PORT-AU-PRINCE–(ENEWSPF)–January 17, 2010. CARE warned Saturday that pregnant women, breastfeeding mothers and young children are at greatest risk in the wake of an earthquake that has devastated the Haitian capital of Port-au-Prince and left nearly three million people in need of assistance. There are an estimated 37,000 pregnant women among the affected population in urgent need of safe drinking water, food and medical care. Half of Haiti’s population is younger than 18 years old.
Hospitals and medical centers have been destroyed, and remaining centers are overwhelmed treating people injured from the quake. With limited or no access to health facilities, pregnant women are at an even greater risk of complications and death related to pregnancy and childbirth. Haiti already has the highest rate of maternal mortality in the region: 670 deaths per 100,000 live births.
“There are a lot of pregnant women in the streets, and mothers breastfeeding new babies,” said Sophie Perez, country director for CARE in Haiti. “There are also women giving birth in the street, directly in the street. The situation is very critical. Women try to reach the nearest hospital, but as most of the hospitals are full, it’s very difficult for them to receive the appropriate care. Mothers and their babies could die from complications without medical care.”
CARE set up at three hospitals today and is distributing an eight-day supply of water purification packets to 12,000 people. The distributions target women and children, who are susceptible to water-borne illness such as diarrhea.
Normally 15 percent of pregnant women experience complications requiring medical interventions. The problem is even worse during a disaster. The majority of maternal deaths result from hemorrhage, infection, miscarriage, prolonged/obstructed labor and hypertensive disorders, many of which could be avoided with medical care.
CARE, which focuses on empowering women and girls as part of our global fight against poverty, has partnered with the United Nations Development Fund for Women (UNIFEM) in Haiti. The organizations will help meet the urgent needs of pregnant and lactating women left particularly vulnerable after the earthquake. CARE has extensive ongoing health programs in Haiti, and will coordinate with the local government to rebuild their health capacity.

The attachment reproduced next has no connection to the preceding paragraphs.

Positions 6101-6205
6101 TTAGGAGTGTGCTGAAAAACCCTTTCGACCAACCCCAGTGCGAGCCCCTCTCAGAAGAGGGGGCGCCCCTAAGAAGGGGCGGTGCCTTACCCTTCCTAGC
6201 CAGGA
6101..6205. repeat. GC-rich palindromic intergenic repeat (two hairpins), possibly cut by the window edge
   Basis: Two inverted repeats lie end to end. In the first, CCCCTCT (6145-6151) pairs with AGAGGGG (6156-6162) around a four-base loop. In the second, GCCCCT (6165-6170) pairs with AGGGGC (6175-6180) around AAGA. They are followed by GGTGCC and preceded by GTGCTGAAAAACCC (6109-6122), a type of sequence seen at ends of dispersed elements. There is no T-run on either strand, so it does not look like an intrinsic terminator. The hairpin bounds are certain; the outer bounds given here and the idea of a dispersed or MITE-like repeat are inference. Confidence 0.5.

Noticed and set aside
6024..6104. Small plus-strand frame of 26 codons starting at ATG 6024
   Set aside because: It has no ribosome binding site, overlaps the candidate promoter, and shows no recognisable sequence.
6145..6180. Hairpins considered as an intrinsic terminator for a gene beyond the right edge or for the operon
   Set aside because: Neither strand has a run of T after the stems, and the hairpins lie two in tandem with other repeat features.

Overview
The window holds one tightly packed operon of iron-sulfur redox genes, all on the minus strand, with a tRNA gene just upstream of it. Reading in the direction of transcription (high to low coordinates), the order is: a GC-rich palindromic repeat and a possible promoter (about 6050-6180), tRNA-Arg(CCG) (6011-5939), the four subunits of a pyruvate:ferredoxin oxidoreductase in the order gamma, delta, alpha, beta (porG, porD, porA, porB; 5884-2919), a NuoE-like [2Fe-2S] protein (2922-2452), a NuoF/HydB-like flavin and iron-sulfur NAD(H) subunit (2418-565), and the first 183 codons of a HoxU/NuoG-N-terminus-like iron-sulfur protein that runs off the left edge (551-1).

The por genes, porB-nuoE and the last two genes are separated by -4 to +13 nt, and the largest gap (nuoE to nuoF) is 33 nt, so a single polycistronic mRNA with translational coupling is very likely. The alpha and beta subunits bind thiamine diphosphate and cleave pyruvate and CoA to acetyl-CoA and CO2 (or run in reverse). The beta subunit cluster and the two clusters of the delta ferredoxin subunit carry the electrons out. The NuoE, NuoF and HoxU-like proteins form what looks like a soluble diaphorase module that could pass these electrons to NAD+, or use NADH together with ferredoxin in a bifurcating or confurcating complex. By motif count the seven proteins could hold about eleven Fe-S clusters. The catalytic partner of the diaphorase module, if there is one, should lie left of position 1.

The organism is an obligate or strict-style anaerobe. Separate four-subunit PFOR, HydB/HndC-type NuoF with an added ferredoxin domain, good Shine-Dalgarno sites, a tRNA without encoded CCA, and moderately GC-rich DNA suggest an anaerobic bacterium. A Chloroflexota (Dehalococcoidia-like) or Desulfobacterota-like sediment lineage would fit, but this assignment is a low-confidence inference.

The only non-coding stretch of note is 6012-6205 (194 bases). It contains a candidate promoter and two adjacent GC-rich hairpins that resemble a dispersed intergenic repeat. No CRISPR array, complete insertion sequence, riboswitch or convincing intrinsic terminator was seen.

As part of its immediate emergency response, CARE’s distributions include:
- Water purification packets
- Emergency food rations
- Infant kits for mothers with newborns and young babies
- Hygiene kits that include not only basic items such as soap and toothpaste but also sanitary napkins and panties for women
After disasters, CARE normally also provides safe delivery kits for women and health centers to facilitate safer, cleaner deliveries. We are working together with partners to determine how to procure these items as quickly as possible.
“It is also particularly crucial that new mothers continue breastfeeding, which provides the safest nutrition to their babies,” said Perez. “There is an urgent need for clean drinking water and additional nutritious food so new mothers do not become sick, dehydrated or malnourished, which may prevent them from breastfeeding.”
CARE has launched a $10 million appeal for a three-year emergency relief and recovery program for the affected population.
Many national women’s and girls’ organizations are rallying their members around the effort. “Women Impacting Public Policy, the nation’s voice for women business owners, is partnering with CARE to help the Haitian people rebuild,” said Nancy Audain Allen, a WIPP board member and Haiti native who lives in Miami. “In Haiti, as in most of the world, women are the engine of economic growth.”
CARE recognizes the following partners for their generous donations and in-kind support of our emergency relief efforts: Abbott, Baxter, Cargill, CARFAX, Cox Enterprises, Delta Air Lines, General Mills, Goldman Sachs, Hanesbrands Inc., InterContinental Hotels Group, JPMorgan Chase, Microsoft, Pfizer, Potash, Procter & Gamble, Quiznos, Teavana, 3M, Troutman Sanders and UPS.
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